Masami Tsuchiya: «I tried to express the weirdness and freshness which the domestic music didn’t have at that time»

Masami Tsuchiya
Masami Tsuchiya. Photo:

Masami Tsuchiya, singer-songwriter, multi-instrumentalist and producer, is one of those musicians, whose influence on the Japanese rock scene can hardly be overestimated. He started in the beginning of the 70-s as a support guitarist and made his way to the producer of popular bands of the 90-s like THE WILLARD and BLANKEY JET CITY. His own band IPPU-DO along with YELLOW MAGIC ORCHESTRA represented avant-garde electronic music of Japan overseas. Among those he worked with are Mick Karn and Simon Le Bon, Ryuichi Sakamoto and Sugizo. His solo albums are a showcase of art rock in post new wave era.

It was interesting to hear the impressions of the artist himself on what had defined his music, and Masami Tsuchiya was very kind to answer our questions.

— Please tell us what was your musical environment when you were growing up? How you discovered new music? Was it through the radio, LP records or something else? What music influenced you?

— I never can say that I grew up in the good environment for the music, and moreover, I had not been allowed to listen to rock music nor play the guitar.

I used to live in the small town, and I felt the atmosphere of THE BEATLES, THE ROLLING STONES and THE YARDBIRDS in the noise which had been sent from the AM radio station in Tokyo.

I felt antisocial and sublime spirit from the strange sound which I had never heard.

— How did it come you decided that making music would be your way?

— Except that there was a strong passion for the music, there is no special reason.

However, opportunity is when I was playing the guitar in the schoolyard of the university, I was scouted to the band which I participated in the first recording.

— What was the first concert you attended? What do you remember about this experience?

— I saw THE GOLDEN CUPS at the public hall in the town where I grew up.

I remember that shiver ran through my body when I saw it.

— What do you remember about your first experience of recording in the studio?

My first recording experience as the professional musician is the solo guitar dubbing for Ken Ohashi at Polydor Records recording studio which was located in Shibuya.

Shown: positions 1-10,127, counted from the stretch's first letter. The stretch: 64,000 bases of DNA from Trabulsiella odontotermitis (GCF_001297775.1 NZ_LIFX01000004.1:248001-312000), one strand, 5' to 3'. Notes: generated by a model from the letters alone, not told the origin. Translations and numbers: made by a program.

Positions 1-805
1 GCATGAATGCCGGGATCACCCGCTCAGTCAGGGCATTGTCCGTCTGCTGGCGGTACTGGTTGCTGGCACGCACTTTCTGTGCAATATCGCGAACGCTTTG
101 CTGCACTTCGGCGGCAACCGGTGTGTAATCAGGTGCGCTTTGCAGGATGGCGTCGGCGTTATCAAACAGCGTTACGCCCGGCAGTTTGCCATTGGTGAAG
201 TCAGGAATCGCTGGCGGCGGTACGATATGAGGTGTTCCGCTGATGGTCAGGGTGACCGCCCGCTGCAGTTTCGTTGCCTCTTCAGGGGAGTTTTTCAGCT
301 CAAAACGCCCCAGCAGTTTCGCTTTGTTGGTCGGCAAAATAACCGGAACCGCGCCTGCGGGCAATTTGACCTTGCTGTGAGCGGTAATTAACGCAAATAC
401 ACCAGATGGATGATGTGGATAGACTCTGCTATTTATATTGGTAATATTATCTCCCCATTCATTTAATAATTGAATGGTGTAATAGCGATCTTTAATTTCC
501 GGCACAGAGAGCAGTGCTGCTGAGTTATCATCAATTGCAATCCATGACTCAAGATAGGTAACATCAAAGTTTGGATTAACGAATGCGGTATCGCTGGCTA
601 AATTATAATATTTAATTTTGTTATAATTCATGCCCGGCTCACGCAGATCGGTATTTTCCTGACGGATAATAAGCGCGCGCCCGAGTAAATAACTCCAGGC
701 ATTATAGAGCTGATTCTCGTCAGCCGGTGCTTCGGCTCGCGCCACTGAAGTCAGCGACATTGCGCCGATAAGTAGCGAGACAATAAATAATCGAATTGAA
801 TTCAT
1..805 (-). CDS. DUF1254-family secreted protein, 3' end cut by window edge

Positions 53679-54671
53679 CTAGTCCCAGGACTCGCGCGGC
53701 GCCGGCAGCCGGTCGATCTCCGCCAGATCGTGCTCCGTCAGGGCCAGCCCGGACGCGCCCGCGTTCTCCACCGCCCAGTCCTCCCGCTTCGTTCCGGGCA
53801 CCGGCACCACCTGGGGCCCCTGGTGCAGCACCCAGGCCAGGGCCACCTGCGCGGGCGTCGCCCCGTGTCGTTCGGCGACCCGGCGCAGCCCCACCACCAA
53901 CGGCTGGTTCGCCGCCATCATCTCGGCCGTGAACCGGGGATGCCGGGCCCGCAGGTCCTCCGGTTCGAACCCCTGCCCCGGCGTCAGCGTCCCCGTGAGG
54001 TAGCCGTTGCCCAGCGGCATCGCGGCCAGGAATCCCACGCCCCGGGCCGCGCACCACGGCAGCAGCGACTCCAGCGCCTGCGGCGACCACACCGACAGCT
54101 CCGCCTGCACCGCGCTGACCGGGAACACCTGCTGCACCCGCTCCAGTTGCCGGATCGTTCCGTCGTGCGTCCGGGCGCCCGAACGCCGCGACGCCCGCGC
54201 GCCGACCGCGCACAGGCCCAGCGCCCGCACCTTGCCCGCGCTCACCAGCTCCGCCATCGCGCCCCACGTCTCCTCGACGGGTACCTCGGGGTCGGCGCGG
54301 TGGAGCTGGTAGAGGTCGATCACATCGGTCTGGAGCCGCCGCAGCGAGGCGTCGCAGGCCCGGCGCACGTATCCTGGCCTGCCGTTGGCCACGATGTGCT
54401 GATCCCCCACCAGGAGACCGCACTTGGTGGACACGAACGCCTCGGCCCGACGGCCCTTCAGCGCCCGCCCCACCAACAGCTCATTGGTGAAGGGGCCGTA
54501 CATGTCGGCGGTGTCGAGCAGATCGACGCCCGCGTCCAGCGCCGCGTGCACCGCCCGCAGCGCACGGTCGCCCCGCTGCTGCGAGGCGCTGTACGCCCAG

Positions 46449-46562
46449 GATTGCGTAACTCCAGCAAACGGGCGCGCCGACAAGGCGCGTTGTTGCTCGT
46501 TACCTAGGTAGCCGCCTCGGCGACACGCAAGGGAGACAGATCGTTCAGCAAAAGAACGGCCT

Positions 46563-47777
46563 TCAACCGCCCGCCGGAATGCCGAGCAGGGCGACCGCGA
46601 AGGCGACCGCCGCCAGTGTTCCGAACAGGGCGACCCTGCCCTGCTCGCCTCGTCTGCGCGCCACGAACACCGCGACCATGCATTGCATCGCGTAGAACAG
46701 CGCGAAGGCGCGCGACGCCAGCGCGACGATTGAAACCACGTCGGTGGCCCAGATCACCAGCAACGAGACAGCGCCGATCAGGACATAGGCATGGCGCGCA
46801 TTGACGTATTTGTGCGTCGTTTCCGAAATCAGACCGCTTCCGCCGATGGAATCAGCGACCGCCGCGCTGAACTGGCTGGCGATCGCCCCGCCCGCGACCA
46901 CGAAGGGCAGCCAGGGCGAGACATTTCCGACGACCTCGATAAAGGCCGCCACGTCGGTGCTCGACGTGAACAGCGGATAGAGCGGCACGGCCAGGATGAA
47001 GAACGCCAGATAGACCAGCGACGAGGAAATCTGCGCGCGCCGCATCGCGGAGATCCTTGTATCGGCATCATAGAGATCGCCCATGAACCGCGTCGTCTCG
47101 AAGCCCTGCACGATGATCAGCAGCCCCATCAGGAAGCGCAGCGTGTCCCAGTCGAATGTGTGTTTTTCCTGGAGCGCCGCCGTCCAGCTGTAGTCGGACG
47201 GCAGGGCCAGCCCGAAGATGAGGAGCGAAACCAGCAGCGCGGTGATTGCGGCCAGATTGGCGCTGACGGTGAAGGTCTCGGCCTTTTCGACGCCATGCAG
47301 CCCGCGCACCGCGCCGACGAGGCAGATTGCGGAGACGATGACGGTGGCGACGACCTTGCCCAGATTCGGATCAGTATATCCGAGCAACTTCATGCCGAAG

I remember that Yoshui Inoue was recording in the studio next door.

— How do you see the niche IPPU-DO took in the years of band’s highlight? What defined your interest in the sound you tried to convey with IPPU-DO?

— Though I didn’t conscious at that time, I think that I tried to express the weirdness and freshness which the domestic music didn’t have at that time.

I made the new style which is not punk nor techno, and it was recognized as «new wave» by the masses.

— Comparing the overseas band JAPAN and Japanese bands you worked with, were there any differences in the way how the work was organised/music industry functioned?

— Completely different. In the European and American music industry, the responsibilities among each staffs are clearer and it needs more professional skills.

Unfortunately, I should say Japanese style is opposite angle.

— You collaborated with Mick Karn on certain his albums. What do you remember about working with him? What were your impressions?

— Every time I play with him, I could not help recognizing that he obviously is genius.

He poured the melody and the lively to the music which nobody can conceive.

I felt happy when I witnessed the special moment which he made.

— You are also known to having worked with Ryuichi Sakamoto. How did it happen you started working together?

— At the middle of 1970’s, he joined as the keyboard player to the session band which I belonged to.

— When writing music, how do you decide it will sound this particular way?

— When playing guitar, I always get good idea. I don’t have any special method for creating sound.

— In solo lyrics, you often touch on poetical images. What defined your affection to poetry?

— Silence.

— You have an experience of a movie actor in 1980s. Was it accidentally that you came to the movie industry, or a choice and what did it mean to you?

— It came to me by chance. It doesn’t have any special meanings.

— We feel awkward touching on your recent project, KA.F.KA in view of the loss of your colleague. We mourn about Morioka-san together with his family and people who knew him as we deeply loved and admired his music. But at the same, time we cannot help asking what does this project mean for you? You worked with various genres over the years of your music career, but with this project you seem to have chosen to reconstruct the sound of post punk era that was represented by, for example, JOY DIVISION. Why did you choose this era to refer to?

The suitable expression of that era is «The previous night of the new wave».

I formed KA.F.KA to return to «that night». And I wanted to find the place which my conviction and passion strongly headed at the time when JOY DIVISION existed. But it existed nowhere.

There was only the light of the new age which can be seen far dimly. I just imagine that scene that I saw is the same one that Ian Curtis saw.

JOY DIVISION is described as «New Wave band», but they had left already to other place in the previous night of the new wave.